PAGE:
For three decades the Rev. Frank Page has been a pastor - a role that found him preaching to a local congregation before heading up the national organization that represents the largest Protestant denomination in the country.
Now, a year after stepping down from the national stage back to Taylors First Baptist Church, Page is forging a path that will once again have him taking his message to millions.
With the departure to Atlanta, however, comes a melancholy in leaving the place he has called home and the people he has come to love, Page said this week.
"I and my entire family are going through a grief process as we anticipate the leaving of the Upstate, a place which we have loved and a people that have been extremely kind to us," Page said.
"We're very saddened and do believe that God is calling us to a wider, broader ministry - but not a better ministry, because the ministry here has been precious."
The former president of the 16-million-member Southern Baptist Convention and adviser to President Barack Obama announced that he will be leaving the church to assume a leadership role in the convention's national evangelism initiative.
Page said the change to the new position as Vice President of Evangelization on the convention's North American Mission Board will give him "an opportunity to truly touch the lostness of this continent."
"To say 'yes' would involve a change unlike any I have ever made," he said in announcing to his church his departure from a congregation he has led for the past eight years. "Nonetheless, after much prayer, I realize that I must say yes to this assignment."
In February, Page accepted a role on the president's advisory council for the Office of Faith-Based and Neighborhood Partnerships, an organization formed by President George W. Bush.
Page said his move won't affect his service on the president's council.
The original decision to sit at the table with representatives of non-Christian religions and advise a president with whom he disagrees on many social issues met with criticism from some who felt he was selling out his conservative values.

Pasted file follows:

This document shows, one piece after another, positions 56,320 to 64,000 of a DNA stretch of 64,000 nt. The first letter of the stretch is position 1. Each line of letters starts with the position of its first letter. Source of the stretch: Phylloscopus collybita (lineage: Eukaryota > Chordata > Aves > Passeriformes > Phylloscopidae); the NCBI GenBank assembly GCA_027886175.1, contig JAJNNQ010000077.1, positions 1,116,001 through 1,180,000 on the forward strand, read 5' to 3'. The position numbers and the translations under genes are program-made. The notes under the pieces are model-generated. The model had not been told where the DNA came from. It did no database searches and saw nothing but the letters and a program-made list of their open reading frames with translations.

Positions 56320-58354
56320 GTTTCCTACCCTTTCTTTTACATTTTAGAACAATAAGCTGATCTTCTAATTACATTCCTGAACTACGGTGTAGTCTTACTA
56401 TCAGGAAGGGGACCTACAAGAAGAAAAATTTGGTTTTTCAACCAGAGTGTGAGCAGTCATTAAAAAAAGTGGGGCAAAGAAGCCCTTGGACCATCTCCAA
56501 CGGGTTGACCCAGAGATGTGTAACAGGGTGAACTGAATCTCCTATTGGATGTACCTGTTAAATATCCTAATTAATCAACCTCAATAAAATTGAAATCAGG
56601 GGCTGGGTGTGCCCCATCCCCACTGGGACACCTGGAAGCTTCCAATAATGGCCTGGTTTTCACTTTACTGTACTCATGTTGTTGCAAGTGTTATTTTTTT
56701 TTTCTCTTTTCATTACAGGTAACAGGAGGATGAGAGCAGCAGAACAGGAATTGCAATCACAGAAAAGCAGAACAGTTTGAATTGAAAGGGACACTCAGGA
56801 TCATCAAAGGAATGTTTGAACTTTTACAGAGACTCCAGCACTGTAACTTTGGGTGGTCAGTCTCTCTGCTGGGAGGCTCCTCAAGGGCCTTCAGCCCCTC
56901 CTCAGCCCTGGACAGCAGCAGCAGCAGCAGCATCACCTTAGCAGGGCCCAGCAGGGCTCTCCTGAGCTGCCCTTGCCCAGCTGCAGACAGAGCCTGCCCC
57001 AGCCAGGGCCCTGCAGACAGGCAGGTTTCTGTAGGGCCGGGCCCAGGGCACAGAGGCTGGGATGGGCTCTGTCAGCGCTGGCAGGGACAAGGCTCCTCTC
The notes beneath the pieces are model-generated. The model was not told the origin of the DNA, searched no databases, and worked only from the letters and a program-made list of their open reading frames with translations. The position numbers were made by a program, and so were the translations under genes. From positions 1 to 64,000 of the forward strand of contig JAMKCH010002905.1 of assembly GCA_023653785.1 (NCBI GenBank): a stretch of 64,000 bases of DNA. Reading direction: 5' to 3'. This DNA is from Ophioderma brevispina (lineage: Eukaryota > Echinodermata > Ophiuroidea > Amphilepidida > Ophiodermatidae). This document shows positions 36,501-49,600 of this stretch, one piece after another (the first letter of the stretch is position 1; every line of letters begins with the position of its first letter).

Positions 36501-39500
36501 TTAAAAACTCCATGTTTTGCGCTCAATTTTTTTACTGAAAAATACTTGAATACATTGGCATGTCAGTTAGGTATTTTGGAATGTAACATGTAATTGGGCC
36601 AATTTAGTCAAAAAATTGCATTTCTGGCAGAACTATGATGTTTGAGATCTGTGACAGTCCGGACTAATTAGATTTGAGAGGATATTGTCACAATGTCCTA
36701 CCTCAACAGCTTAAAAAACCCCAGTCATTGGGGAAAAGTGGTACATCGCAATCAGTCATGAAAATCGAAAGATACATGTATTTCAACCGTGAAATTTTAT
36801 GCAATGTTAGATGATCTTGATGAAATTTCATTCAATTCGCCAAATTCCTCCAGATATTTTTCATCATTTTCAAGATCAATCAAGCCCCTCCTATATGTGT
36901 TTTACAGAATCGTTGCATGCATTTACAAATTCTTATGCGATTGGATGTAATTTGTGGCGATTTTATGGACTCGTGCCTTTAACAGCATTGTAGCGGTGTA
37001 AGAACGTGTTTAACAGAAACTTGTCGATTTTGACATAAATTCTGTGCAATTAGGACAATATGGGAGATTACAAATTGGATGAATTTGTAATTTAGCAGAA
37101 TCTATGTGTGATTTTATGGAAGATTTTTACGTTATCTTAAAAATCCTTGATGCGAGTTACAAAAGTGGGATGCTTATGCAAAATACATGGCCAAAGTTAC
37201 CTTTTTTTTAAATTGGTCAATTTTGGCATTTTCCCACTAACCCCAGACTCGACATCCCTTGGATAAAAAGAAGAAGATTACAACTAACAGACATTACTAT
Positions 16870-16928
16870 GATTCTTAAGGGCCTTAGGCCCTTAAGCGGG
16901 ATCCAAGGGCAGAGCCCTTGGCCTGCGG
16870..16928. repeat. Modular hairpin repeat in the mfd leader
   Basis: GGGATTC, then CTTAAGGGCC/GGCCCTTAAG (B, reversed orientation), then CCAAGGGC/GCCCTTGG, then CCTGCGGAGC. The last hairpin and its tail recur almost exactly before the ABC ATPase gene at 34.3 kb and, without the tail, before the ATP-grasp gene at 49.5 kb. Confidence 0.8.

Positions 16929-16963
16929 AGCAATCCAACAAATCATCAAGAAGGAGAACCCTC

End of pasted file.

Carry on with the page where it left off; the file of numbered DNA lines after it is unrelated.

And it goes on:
At the time, Page said he was moved partly by the president's stated intention to reduce the number of abortions in America.
When he was elected as president of the Southern Baptist Convention in 2006, Page was seen as an outsider and consensus-builder in a denomination that had performed fewer Baptisms and seen its membership decrease by 40,000.
Page announced his move to his congregation Wednesday. Page said he will stay with the church for three more Sundays. The church is in the process of finding a temporary replacement.
"The church is strong, and we're very excited that its greatest days are ahead," he said.
After his election to lead the Southern Baptist Convention in 2006, Page said he made a challenge for the convention to develop a nationwide evangelistic strategy that is "flexible, multi-faceted, and effective."
Page said he was asked by the organization to assume the leadership role, in which he will be "responsible for working with state partners, associational partners and churches in strategy to evangelize the North American continent."
Last year, after stepping down from his national role, Page said that the goal of the evangelistic organization is to complete a "gospel sweep" of North America over the course of 12 years.
The program will range from TV and radio commercials, to neighborhood block parties, to training for personal evangelism.